Format

Send to

Choose Destination
BMC Urol. 2018 Jun 5;18(1):56. doi: 10.1186/s12894-018-0371-2.

Knowledge and attitude for overactive bladder care among women: development and measurement.

Author information

1
Department of Psychiatry, Perelman School of Medicine, University of Pennsylvania, 3535 Market St., Suite 4051, Philadelphia, PA, 19104, USA. rasu@mail.med.upenn.edu.
2
Division of Urology, Department of Surgery, Perelman School of Medicine, University of Pennsylvania, Philadelphia, PA, 19104, USA.
3
Department of Medicine, Perelman School of Medicine, University of Pennsylvania, Philadelphia, PA, 19104, USA.
4
Departments of Medicine and Health Management, Leonard Davis Institute of Health Economics, University of Pennsylvania, Perelman School of Medicine and Wharton School of Business, Philadelphia, PA, 19104, USA.
5
Departments of Medicine and Surgery, Divisions of Geriatrics and Urology, Perelman School of Medicine Leonard Davis Institute of Health Economics, University of Pennsylvania, Philadelphia, PA, 19104, USA.

Abstract

BACKGROUND:

Overactive bladder (OAB) affects millions of women. It is important to assess knowledge and attitude in affected patients. The study objective was to develop surveys to assess OAB knowledge and OAB related attitude, and its association with OAB treatment status.

METHODS:

Systematic literature review and qualitative analysis of patient and provider focus groups helped identify OAB knowledge and attitude survey items. We determined psychometric properties of the two surveys in a cross-sectional sample of 104 women, 27% of whom had received OAB treatment.

RESULTS:

The OAB-knowledge survey consisted of 16 items and 3 condition-related concepts: perception of OAB; cause and information; and signs of OAB. The OAB-attitude survey consisted of 16 items and its concepts were treatment seeking; decision-making and effects. Both surveys demonstrated good construct validity and test-retest reliability ((≥ 0.60). In the cross-sectional validation sample, OAB-knowledge and attitude discriminated between those with different levels of ICIQ-UI scores. We observed some difference in the OAB knowledge, OAB attitude, and severity of symptoms between those treated for OAB vs. treatment naive.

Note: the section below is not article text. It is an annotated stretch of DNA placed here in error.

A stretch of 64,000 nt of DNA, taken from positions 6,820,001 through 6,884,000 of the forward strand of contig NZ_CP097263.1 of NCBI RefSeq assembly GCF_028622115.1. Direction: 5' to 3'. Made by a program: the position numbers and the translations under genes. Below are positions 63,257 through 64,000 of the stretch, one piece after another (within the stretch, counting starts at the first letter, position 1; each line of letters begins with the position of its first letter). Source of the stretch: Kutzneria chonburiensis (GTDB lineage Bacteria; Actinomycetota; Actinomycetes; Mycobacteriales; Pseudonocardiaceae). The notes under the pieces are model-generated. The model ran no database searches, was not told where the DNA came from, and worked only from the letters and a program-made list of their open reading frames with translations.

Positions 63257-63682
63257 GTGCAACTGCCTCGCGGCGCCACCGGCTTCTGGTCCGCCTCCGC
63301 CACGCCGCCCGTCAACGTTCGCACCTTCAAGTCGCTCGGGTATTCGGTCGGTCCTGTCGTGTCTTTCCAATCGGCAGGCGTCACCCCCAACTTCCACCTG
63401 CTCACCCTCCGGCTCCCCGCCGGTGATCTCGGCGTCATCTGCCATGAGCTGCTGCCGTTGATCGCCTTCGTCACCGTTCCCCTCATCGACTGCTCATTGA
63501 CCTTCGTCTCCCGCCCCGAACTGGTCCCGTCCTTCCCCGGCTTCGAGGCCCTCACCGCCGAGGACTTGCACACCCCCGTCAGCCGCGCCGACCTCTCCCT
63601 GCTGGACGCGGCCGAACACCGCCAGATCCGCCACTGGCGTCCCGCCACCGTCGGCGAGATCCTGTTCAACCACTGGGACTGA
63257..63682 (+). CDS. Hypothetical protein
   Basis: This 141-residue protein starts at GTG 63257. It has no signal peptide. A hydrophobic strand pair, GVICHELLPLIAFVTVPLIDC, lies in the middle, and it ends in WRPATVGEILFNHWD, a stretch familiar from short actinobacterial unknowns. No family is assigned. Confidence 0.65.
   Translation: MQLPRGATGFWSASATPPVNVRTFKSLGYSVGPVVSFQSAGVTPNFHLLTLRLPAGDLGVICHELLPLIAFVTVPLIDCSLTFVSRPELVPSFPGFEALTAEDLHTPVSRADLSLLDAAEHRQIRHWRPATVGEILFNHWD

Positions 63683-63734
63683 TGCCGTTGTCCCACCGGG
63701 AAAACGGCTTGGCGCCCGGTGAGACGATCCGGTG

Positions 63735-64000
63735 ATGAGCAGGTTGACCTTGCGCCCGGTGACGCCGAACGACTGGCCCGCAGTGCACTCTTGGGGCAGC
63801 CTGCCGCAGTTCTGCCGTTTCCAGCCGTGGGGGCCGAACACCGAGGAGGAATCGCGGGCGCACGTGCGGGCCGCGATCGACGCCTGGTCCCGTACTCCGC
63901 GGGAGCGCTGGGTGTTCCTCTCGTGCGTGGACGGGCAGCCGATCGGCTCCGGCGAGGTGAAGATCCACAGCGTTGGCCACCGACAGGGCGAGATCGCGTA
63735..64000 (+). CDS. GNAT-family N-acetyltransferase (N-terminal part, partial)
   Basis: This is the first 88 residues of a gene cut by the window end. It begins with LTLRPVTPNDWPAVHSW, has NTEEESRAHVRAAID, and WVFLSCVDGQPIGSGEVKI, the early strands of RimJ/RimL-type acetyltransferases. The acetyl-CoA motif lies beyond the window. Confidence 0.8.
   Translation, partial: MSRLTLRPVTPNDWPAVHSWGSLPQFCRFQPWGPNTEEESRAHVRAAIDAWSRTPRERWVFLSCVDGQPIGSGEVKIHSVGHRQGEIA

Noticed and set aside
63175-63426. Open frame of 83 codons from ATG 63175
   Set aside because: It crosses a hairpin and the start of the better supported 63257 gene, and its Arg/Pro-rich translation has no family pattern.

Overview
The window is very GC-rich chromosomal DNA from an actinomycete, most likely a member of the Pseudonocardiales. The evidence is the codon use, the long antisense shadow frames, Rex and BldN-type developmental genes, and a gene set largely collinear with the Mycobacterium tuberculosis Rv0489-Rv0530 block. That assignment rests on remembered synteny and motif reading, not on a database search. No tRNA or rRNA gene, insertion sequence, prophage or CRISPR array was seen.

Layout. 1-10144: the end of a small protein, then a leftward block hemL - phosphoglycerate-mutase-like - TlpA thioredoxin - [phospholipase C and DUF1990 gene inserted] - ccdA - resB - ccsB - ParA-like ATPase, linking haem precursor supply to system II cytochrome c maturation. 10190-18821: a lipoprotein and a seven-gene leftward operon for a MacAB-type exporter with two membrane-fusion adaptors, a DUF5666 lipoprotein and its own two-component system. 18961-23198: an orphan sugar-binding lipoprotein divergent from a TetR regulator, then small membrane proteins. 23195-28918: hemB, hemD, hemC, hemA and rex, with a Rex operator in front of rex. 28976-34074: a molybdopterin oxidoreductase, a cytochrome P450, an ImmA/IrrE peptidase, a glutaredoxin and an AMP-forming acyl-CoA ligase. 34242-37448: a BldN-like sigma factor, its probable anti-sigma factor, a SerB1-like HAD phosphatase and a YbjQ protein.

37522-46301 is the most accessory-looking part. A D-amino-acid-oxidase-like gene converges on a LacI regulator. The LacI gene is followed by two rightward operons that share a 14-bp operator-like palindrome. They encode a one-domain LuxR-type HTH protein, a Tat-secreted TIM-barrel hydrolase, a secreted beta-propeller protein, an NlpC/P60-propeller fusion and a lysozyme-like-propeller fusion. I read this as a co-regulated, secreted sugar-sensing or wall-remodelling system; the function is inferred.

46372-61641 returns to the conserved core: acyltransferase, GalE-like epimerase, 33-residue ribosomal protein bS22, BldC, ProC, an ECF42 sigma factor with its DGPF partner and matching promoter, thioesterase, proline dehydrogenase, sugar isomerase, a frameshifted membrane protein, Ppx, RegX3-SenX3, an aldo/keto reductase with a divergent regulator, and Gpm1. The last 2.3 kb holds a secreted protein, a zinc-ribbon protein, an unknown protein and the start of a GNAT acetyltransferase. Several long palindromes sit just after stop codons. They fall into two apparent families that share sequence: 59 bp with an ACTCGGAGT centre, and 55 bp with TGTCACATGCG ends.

CONCLUSIONS:

OAB knowledge and attitude surveys provide a novel tool to assess OAB domains in women. Though we did not find statistical significance in OAB knowledge and attitude scores across treatment status, they may be potentially modifiable factors that affect OAB treatment uptake and treatment compliance. Refinement of these surveys in diverse sub-populations is necessary. Our study provides effect sizes for OAB knowledge and attitude. These effect sizes can help development of fully powered trials to study the association between OAB knowledge and attitude, type and length of treatment, treatment compliance, and quality of life, leading to interventions for enhancing OAB care.

KEYWORDS:

Knowledge and attitude; Overactive bladder; Treatment uptake; Women

PMID:
29866095
PMCID:
PMC5987448
DOI:
10.1186/s12894-018-0371-2
[Indexed for MEDLINE]
Free PMC Article

Supplemental Content

Full text links

Icon for BioMed Central Icon for PubMed Central
Loading ...
Support Center